Universal Basic Happiness (Not Income) – The Result of AI and Abundance

Many renown technology pundits, entrepreneurs, and inventors have posited a similar vision of an artificial intelligence-enabled future:

  • Artificial intelligence and other future technologies will amass tremendous wealth in the hands of a few powerful, dominant companies
  • Many people will not have any truly marketable skills, and will be left out of the capitalist system
  • Broad programs of wealth distribution (like universal basic income or UBI) will be enacted to ensure that the whole of a society benefits from technological abundance
  • With their physical needs met will need to find meaning and purpose in new ways in order to be happy

I posit that once something like UBI is implemented, people will ask for more than wealth, they will ask directy for happiness – through pills, fulfilling virtual experiences, and eventually brain augmentation.

Overcoming of the need for humans to work (if we get there) is merely the beginning of a much greater trajectory that ultimately ends in a post-human transition, initially with cognitive enhancement, and eventually with full-blown mind-uploading to a drastically non-human, non-physical conscious existence.

It plays out as a relatively continuous path towards greater abundance and greater emphasis on human wellbeing.

Wellbeing and Society, Over Time

An oversimplified history – and projected future – of the value of “wellbeing” or “happiness” in society might look like this:

  1. The dawn of time: If you want to stay alive to be happy you will work, and whoever can’t work to pay their way will starve (state of nature)
  2. 1935-ish: Those who can work should, those who cannot should be supported by those who do (Welfare, social security, and other such programs to help the disadvantaged)
  3. 2023-ish: Even if there is no work for us after artificial intelligence, we should be able to be supported physically so we can pursue happiness (universal basic income, and other such potential programs)
  4. 2030-ish: Opportunities should not only be provided to people to be supported physically, but to have purpose and meaning, a key for real happiness
  5. ???: Meaning and purpose, and all components of human happiness, is based on precarious and arbitrary evolutionary nonsense, and we should have new, rich, sustained forms of happiness available to anyone (advanced happiness-inducing pharmaceuticals, customized and fulfilling virtual experiences on demand)
  6. ???: This whole human form is arbitrary and we should be able to transfer our consciousness to something more capable of bliss, more creative, and less fragile than this monkey suit we’ve been thrown into at birth (brain-machine interface or mind uploading)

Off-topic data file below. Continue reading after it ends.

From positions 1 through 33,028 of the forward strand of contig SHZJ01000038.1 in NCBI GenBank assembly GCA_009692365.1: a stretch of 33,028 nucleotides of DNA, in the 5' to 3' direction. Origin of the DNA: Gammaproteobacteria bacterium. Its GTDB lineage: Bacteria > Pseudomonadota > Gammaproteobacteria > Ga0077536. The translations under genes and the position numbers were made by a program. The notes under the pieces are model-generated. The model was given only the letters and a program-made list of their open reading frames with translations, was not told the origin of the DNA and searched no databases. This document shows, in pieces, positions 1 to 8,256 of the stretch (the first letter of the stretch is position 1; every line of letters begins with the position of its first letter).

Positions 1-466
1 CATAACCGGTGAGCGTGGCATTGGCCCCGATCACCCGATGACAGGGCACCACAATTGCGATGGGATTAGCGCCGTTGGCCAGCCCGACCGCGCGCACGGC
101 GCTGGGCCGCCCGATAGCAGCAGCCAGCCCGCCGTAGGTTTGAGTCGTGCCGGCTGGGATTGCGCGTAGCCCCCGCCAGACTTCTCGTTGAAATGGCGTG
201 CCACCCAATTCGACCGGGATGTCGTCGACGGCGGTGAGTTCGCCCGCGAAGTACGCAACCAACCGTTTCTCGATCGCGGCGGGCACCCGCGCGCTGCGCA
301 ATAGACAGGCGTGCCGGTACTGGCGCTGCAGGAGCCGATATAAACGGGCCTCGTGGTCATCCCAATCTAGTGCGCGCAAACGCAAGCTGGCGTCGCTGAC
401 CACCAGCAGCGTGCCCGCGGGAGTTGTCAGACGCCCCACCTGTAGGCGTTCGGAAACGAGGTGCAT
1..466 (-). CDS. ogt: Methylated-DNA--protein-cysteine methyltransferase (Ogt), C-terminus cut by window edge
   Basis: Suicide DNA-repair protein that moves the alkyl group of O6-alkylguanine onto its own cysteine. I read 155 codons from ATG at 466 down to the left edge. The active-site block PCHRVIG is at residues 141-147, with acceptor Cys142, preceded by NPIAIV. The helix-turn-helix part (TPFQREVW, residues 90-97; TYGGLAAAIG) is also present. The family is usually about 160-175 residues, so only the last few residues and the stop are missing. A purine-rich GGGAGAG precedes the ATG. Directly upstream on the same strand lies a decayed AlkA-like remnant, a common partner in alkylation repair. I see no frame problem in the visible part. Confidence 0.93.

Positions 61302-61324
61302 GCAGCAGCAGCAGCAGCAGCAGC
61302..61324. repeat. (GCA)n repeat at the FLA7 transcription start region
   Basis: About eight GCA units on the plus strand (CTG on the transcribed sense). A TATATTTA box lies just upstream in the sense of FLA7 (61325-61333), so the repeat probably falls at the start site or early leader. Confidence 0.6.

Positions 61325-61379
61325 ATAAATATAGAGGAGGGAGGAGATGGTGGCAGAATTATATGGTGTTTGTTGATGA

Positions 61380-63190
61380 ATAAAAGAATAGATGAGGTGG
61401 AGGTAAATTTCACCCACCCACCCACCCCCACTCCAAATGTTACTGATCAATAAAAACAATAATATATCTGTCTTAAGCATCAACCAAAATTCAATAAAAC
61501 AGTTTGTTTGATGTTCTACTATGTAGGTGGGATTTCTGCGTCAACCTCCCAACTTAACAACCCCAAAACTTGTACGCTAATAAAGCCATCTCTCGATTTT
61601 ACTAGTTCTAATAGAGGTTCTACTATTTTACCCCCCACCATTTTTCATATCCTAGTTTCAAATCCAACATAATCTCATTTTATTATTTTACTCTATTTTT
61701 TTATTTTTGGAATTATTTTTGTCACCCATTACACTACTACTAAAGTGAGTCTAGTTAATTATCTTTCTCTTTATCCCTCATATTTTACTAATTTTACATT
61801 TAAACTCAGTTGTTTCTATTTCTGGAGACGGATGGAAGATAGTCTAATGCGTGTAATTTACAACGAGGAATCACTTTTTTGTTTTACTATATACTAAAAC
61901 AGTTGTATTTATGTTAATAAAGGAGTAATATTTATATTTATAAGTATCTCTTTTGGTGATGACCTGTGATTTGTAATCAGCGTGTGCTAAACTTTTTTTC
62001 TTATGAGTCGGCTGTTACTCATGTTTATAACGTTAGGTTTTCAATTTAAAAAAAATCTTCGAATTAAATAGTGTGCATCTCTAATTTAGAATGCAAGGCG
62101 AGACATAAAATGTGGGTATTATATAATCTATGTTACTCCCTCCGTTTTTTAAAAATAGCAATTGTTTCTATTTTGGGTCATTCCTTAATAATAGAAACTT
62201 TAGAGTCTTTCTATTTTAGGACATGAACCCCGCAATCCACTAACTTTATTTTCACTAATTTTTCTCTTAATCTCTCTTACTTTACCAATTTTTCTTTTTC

If automation really did concentrate unimaginable wealth, then it does seem best that some fair and just means of distributing it would be best – even if it implies that most of humanity can serve little economically productive purpose. Whether universal basic income (UBI) or some other means, abundance should be shared and no massive portion of society should be left destitute.

That said, UBI or other means will not provide people with purpose or meaning – and indeed efforts to “give” people purpose and meaning cannot possibly give them what they’re after: Happiness.

Beyond UBI – Fulfillment Requires Augmentation

Martin Seligman, the founder of positive psychology (the study of human wellbeing), has claimed that the goal of positive psychology should be to have 51% of the human population flourishing (read: fulfilled, eudaemonic) by 2051. I argue frankly that this cannot be done without altering the hardware and software that fetters us in pain and anxiety. This should be done as safely as possible, and with proper testing and iterations, but it’s required.*

A government that genuinely cares about the “net tonnage of human happiness” (a term from Martin Seligman that I rather like) of its people will move swiftly from providing for people’s needs, to augmenting their minds, and eventually to creating vast vistas of fulfillment beyond the human condition in some other substrate than the limited and hampered human mind.

The crux of the matter is that human beings aren’t happy animals. I’ve elaborated on this in great depth in my article about the biological impediments to human wellbeing. To quote Montaigne:

“Is it not a singular testimony of imperfection that we cannot establish our satisfaction in any one thing, and that even our own fancy and desire should deprive us of the power to choose what is most proper and useful for us? A very good proof of this is the great dispute that has ever been amongst the philosophers, of finding out man’s sovereign good, that continues yet, and will eternally continue, without solution or accord.”—Montaigne, Of a Saying of Caesar